The Slovenia Times

Panel Agrees Unfair Practices in Food Supply Chain Preventable


The participants agreed that this was already producing results.

Slovenia's first Food Supply Chain Ombudsman Jože Podgoršek, who took over in early March, said that there were a lot of positive business practices in the food supply chain, but that at the same time there were too many unfair practices.

On the positive side, he listed excellent food companies with their brands and quality products. The road to success is perhaps making a good product at a competitive price and remaining a supplier to a particular retailer regardless of its ownership structure, Podgoršek said.

On the other hand, there are unfair practices as well, according to him. For example, retailers are demanding additional discounts from suppliers of up to 9.2%, which can translate to up to half a million euros for an individual retailer.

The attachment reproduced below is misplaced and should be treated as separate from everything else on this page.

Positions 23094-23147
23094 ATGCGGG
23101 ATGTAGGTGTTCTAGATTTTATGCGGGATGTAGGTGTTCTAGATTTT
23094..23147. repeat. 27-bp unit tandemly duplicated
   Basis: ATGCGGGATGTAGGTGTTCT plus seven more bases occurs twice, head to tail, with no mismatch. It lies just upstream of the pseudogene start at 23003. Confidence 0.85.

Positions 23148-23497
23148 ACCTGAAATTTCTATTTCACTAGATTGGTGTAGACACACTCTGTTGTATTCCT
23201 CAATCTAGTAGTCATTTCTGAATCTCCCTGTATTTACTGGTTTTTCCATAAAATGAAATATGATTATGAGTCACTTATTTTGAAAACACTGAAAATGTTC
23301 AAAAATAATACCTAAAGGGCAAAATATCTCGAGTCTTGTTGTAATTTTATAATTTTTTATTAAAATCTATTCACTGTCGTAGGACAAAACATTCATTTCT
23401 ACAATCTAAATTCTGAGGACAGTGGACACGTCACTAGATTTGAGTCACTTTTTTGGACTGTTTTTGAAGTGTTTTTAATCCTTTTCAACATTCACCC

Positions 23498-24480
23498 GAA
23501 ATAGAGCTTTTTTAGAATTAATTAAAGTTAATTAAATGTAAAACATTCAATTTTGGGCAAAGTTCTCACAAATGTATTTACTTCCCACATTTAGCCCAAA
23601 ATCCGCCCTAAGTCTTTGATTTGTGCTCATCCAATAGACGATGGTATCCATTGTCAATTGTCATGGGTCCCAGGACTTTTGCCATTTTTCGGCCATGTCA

Agriculture Minister Dejan Židan noted that the food supply chain ombudsman had been set up in order to monitor the situation in the chain and propose legislative changes. The agriculture act has also been changed so that irregularities could be sanctioned by the Competition Protection Agency, he added.

Dušan Pšeničnik of the Market Directorate noted that the participants in the food supply chain had signed a special code of conduct, but added that this was not enough. He called for fair conduct and creation of fair practices, otherwise measures would be taken.

Competition Protection Agency director Andrej Krašek added that the agency had introduced a procedure in relation to dominant position on the market and a procedure related to a cartel agreement. This year the agency started collecting data on payments, but suppliers appear scared to cooperate.

Commercial law expert Marija Bukovec Marovt noted that small producers and retailers were in a disadvantageous position compared to large retailers, which could translate into severe consequences due to the strong competition.

The participants also warned in the debate that while the legislation allowing for retailers to be penalised looks good on paper, in practice producers cannot afford to sue a retailer.


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